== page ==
If February has gone by and you haven’t heard of UCSD’s “Compton Crime,” as I like to call it, then it’s time. On February 18, UCSD’s students received Facebook invitations to a “Compton Cookout.”
In it, women were encouraged to come as "ghetto chicks" wearing "cheap clothes" and "gold teeth," to "start fights and drama." Men were asked to be "stuntin' up in ya White T (XXXL smallest size acceptable)." All this, the page claimed, was to celebrate Black History Month.
Japanese American Citizens League (JACL) sent out a press release expressing rage at…well, blatant racism. Me, I was struck by imagery. The cliché is that a picture is worth a thousand words. So if one’s style is a picture of oneself, then bastardizing a group’s style (even if some would call the above style pure stereotype) is the metaphorical equivalent of slitting throats.
I don’t think that’s too easy. I think that’s the way it is.
People paying attention (artists) know that racism steals faces and resells them as jokes. The night before this news broke, I was at a reading. Oakland spoken word artist James Cagney read “Black to the Future,” a new poem in Hang Man, a collection with Myron Michael:
I have seen the future.
…[I saw] images of milk chocolate lynched _ _ _ _ _ _ _
wrapped in aluminum foil for Black History Month
and swinging from toy trees like wind chimes…
[I saw] winners of radio station KKKK’s
“Be a House Slave for a Day” context,
pouring antibacterial syrup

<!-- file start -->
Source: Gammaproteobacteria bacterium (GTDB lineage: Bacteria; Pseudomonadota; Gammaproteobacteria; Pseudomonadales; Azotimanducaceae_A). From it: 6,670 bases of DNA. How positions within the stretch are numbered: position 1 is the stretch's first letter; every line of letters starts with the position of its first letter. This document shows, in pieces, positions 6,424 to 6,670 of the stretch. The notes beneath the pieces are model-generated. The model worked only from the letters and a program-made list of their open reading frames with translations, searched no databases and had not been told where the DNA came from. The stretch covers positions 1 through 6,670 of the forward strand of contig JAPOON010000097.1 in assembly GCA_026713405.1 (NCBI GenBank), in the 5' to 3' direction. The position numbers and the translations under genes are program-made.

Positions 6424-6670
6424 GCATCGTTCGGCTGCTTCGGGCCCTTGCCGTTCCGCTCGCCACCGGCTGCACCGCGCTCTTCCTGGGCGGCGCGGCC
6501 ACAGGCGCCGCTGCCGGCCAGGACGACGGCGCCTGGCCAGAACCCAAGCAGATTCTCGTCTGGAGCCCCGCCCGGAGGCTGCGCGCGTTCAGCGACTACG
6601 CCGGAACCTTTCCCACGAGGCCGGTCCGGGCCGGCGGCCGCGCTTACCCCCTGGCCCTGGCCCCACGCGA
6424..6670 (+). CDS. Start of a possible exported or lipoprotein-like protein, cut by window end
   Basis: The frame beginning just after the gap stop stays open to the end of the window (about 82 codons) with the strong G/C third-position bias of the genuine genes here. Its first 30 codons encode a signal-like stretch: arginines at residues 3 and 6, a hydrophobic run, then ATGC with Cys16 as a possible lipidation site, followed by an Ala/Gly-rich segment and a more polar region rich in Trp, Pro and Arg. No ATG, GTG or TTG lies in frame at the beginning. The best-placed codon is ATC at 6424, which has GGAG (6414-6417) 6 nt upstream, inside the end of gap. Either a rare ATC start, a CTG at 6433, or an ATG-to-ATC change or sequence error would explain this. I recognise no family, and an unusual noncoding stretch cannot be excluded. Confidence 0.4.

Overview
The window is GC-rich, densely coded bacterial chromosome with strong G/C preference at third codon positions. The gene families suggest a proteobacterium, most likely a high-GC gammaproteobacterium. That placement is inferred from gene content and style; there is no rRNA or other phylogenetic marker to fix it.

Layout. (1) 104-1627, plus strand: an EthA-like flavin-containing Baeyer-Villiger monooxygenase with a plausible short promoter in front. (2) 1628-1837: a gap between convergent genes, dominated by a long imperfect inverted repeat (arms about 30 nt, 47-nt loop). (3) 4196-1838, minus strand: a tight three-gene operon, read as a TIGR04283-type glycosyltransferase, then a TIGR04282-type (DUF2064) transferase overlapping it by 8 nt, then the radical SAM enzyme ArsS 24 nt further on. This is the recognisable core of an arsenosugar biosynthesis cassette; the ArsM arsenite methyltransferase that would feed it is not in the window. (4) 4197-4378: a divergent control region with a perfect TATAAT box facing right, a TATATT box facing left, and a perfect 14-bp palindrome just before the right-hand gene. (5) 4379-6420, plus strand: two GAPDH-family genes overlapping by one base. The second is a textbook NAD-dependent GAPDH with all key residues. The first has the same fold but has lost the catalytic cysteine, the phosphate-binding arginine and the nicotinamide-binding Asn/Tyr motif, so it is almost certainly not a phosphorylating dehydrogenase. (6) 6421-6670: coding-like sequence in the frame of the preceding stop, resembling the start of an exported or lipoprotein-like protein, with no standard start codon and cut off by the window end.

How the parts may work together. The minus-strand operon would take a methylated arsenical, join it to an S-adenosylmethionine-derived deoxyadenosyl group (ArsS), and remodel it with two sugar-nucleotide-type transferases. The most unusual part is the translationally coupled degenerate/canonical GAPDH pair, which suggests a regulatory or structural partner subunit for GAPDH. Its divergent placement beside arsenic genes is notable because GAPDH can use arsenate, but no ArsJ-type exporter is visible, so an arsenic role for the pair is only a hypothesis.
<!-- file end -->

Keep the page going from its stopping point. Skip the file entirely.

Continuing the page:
on manhole metal waffles and posing
with hoochie Aunt Jemima
in a low cut apron…
[I saw] Midwestern tourists wearing
I’m a _ _ _ _ _ _ With Attitude T-shirts
with crack baby key chains dangling from their belts
while standing in long lines
to be in the live drugs busts performed hourly
or in the unemployment line dance
or play the new Jerry Spring game called Whack My Baby’s Daddy!
I listened to these words on February 17, and then the next day they came true. It was ridiculous. I’m cutting this post short.
In a post for The Asian American Action Fund, John Delloro asks AAPI's to remember that "we as community have rode on the shoulders of African slaves and their descendants across oceans and onto the campus." He reminds us that the 1965 Immigration Act was passed largely due to the success of the Civil Rights Movement, and then he leads us towards this final geneaological connection: the very term "Asian American" was coined for the purpose of expressing solidarity with a larger Third World Movement. This is our history. John wants to know if we will honor it.
He wants to know, “Will AAPIs continue to be a minority fighting for their own selfish interests or will they join the Multiracial Majority who wants self-determination for all people? Will it be bread crumbs or a bigger pie?”
Me? I really like pie.
Click here for John's full post.